If an insurer promises to advance “claim expenses” (including attorneys fees) arising from covered claims, does California’s broad duty to defend principles apply, such that the insured need only show the potential for coverage or must the insured show that the expenses were actually incurred defending a covered claim? Many policyholder-side attorneys may have assumed that – at least in the Ninth Circuit – the law is clear: the same principles typically apply to both “duty to pay” and “duty to defend” policies. A court in the central district, however, recently refused to apply the broader duty to defend “potentiality” test to a duty to pay policy. As a result, policyholders need to be ready to explain why this holding should not apply to their particular case.

In Petersen v. Columbia Cas. Co., the insured Petersen sought to recover “claims expenses” under a professional indemnity policy that promised to advance such expenses on a proportionate basis before the final disposition of a claim. Petersen, citing the Ninth Circuit decision in Gon v. First State Ins. Co., argued that the duty to advance claims expenses was sufficiently analogous to the duty to defend that the same standard should apply. Thus, Columbia had a duty to advance so long as Petersen could “show a possibility that there is a covered claim.”

The court disagreed, noting that Gon addressed when an insurer needs to pay the expenses, rather than how to determine whether expenses arise from covered and non-covered losses. Instead, the court chose to follow two district court decisions that focused on whether the policy (1) imposed conditions on the insurer’s duty to defend, (2) used the term “alleged” to modify “damages,” or (3) “explicitly” disclaimed the duty to defend. The court found that the policy’s conditions (that the insurer approve of the attorneys fees and any settlement), as well as its explicit disclaimer of the duty to defend, were “not consistent with the broader duty to defend.” The court also stated that the policy in question did “not reference ‘alleged’ damages.” As a result, the court refused to “apply any legal rule . . . based on a duty to defend policy.”

Any policyholder seeking to establish coverage under a duty to pay policy needs to be ready to distinguish Petersen. Fortunately, there are a number of arguments available to policyholders as to why Petersen should not apply to their particular case.

The Duty to Pay and United Western Grocers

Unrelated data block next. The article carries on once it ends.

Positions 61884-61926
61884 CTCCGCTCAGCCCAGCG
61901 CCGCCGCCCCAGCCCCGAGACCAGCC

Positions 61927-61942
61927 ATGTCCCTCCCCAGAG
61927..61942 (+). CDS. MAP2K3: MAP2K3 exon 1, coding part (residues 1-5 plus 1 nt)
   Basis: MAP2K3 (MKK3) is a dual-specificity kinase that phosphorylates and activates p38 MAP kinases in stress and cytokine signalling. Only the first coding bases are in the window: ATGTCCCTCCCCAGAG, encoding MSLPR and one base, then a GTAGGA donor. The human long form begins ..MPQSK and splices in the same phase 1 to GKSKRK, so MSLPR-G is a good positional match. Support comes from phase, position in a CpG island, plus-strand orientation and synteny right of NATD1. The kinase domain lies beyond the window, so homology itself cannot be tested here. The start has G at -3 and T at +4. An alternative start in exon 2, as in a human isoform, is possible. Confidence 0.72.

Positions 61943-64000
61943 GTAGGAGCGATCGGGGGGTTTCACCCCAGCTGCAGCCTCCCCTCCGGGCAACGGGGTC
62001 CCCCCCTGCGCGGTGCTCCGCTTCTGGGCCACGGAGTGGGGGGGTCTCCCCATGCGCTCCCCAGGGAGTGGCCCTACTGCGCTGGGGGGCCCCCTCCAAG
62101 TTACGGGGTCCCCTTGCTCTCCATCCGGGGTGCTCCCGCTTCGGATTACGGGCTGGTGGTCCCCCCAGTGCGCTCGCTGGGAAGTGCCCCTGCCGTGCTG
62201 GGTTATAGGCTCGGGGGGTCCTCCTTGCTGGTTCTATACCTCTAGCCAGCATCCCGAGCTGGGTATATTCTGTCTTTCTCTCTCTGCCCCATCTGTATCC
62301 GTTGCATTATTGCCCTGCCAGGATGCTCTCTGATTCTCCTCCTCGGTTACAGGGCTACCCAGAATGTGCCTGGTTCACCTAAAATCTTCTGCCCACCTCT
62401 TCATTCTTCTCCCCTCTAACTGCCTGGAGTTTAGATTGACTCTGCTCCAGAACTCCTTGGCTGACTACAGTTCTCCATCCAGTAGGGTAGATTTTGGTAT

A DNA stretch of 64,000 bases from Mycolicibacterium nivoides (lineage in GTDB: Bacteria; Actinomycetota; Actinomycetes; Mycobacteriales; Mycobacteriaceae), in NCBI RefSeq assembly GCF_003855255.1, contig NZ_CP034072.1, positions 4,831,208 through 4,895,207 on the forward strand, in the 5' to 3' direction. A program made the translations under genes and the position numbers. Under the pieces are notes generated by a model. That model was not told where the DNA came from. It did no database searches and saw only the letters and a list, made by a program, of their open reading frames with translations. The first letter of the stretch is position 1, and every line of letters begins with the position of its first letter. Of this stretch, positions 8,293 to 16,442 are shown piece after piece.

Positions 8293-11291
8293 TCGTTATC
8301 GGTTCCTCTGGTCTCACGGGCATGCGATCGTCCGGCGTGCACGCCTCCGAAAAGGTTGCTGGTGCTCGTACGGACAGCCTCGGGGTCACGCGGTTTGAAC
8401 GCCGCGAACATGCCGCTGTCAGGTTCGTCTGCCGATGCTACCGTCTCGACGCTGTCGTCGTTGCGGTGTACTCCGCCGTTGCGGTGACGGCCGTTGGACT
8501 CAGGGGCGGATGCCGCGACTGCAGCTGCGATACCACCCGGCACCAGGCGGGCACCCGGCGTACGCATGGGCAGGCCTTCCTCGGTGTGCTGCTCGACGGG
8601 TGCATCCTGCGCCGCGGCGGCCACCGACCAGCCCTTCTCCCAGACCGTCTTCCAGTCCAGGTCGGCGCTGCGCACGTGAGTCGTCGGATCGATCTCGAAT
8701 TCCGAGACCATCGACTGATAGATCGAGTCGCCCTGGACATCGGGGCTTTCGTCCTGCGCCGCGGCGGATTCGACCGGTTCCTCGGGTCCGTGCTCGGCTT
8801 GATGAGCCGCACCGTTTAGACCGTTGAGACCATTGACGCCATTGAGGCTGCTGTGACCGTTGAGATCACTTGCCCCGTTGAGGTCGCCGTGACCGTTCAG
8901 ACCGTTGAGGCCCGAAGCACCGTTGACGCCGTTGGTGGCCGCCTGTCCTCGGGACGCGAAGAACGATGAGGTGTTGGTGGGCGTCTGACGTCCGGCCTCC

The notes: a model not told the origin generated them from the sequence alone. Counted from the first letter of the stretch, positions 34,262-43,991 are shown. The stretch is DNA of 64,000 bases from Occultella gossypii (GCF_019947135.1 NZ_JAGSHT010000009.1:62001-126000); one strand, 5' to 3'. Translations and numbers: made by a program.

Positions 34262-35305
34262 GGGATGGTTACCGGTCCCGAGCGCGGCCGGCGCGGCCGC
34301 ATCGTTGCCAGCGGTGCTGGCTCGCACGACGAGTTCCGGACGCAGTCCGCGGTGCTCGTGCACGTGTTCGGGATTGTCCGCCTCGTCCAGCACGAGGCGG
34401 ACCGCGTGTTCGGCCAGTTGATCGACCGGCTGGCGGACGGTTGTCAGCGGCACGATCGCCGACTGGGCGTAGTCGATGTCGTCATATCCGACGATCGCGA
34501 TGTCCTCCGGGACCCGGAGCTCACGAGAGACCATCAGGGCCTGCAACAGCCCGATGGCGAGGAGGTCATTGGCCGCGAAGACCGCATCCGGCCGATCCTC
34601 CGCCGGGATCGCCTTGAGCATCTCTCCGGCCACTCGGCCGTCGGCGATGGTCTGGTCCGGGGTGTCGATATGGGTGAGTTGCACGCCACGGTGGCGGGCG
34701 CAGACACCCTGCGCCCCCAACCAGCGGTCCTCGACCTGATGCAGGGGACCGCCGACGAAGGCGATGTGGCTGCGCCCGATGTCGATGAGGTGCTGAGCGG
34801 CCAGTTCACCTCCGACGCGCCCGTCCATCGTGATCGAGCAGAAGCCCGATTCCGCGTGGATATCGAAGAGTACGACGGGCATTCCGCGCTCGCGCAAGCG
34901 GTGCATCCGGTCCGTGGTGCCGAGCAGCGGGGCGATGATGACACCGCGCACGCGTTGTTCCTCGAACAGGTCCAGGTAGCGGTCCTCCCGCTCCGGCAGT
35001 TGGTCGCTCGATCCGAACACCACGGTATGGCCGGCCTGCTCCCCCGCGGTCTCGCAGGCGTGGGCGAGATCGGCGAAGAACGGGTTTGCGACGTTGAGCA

The most straightforward way to distinguish Petersen is to raise the tried and true principle that a third party complainant’s excluded allegations should not be the sole arbiter of coverage. Indeed, in United Western Grocers, Inc. v. Twin City Fire Ins. Co., 457 F.3d 1106 (2006), the Ninth Circuit explicitly applied this principle to a duty to pay policy. In United Western Grocers, the insured had sought coverage for a suit seeking restitution and alleging fraud and breach of fiduciary duty. The district court held that California’s policy prohibiting coverage of willful acts and claims for restitution was sufficient to bar coverage completely. The Ninth Circuit panel reversed, noting that the underlying complaint also included potentially covered claims. Since the breach of fiduciary duty claim was not barred by California’s public policy statute, and the plaintiff’s allegations were not restricted solely to restitution, the insurers had a duty to pay the defense costs. The court, citing Gon and Gray v. Zurich noted that even in a case that did not involve the duty to defend, “the third party complainant, who may overstate the claims against the insured, should not be the arbiter of the policy’s coverage.” Id. at 1112.

Does the Policy Cover “Alleged” Damages?

Another option is to focus on the language of the policy. In Petersen the court explicitly noted that the policy in question did not cover “alleged” damages. This makes sense, because the broad duty to defend arises from the typical policy language in which the insurer promises to defend suits “seeking” covered damages. It is understandable, then, for a court addressing the duty to pay question to look at whether the policy defines covered claims in terms of “alleged” damages. If a policy simply defines coverage in terms of the claims that it will indemnify, then arguably the coverage question should come down to whether a claim is actually covered or not. If, on the other hand, the policy includes language regarding what the plaintiff “alleges” or “seeks” then the test should be potentiality. Thus, even under Petersen, one would assume that if your policy defines a covered claim or act in terms of “alleged” damages, you should still be able to assert “duty to defend” arguments, since the principles are essentially the same.

Policyholders have other arguments for distinguishing Petersen. For example, Petersen reasons that an insurer’s right to approve only reasonable expenses prior to advancing defense fees is at odds with duty to defend principles. Policyholders should be quick to point out, however, that an insurer defending under a typical GL policy will invariably retain the right to question the reasonableness of the fees charged by independent counsel. Furthermore, it appears as though the insured in Petersen would have not have been covered even if the court had applied duty to defend principles. As a result, arguably the entire duty to defend analysis is dicta.

In the final analysis, policyholders have a number of strong arguments that Petersen is a peculiar case that should be limited solely to its facts.